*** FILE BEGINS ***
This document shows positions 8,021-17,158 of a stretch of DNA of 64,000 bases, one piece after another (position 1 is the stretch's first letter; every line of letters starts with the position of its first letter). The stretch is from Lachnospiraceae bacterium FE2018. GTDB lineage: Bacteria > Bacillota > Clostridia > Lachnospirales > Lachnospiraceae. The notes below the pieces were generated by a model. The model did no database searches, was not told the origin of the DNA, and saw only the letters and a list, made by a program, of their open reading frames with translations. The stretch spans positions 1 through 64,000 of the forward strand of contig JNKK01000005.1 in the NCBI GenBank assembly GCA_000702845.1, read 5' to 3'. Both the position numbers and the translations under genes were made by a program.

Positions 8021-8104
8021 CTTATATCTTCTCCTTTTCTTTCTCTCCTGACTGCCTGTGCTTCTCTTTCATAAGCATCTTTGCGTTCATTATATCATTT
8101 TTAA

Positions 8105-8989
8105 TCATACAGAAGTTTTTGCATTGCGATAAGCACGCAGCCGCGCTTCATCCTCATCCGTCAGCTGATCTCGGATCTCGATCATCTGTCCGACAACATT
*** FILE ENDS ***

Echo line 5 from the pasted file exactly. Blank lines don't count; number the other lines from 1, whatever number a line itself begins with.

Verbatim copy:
Positions 8105-8989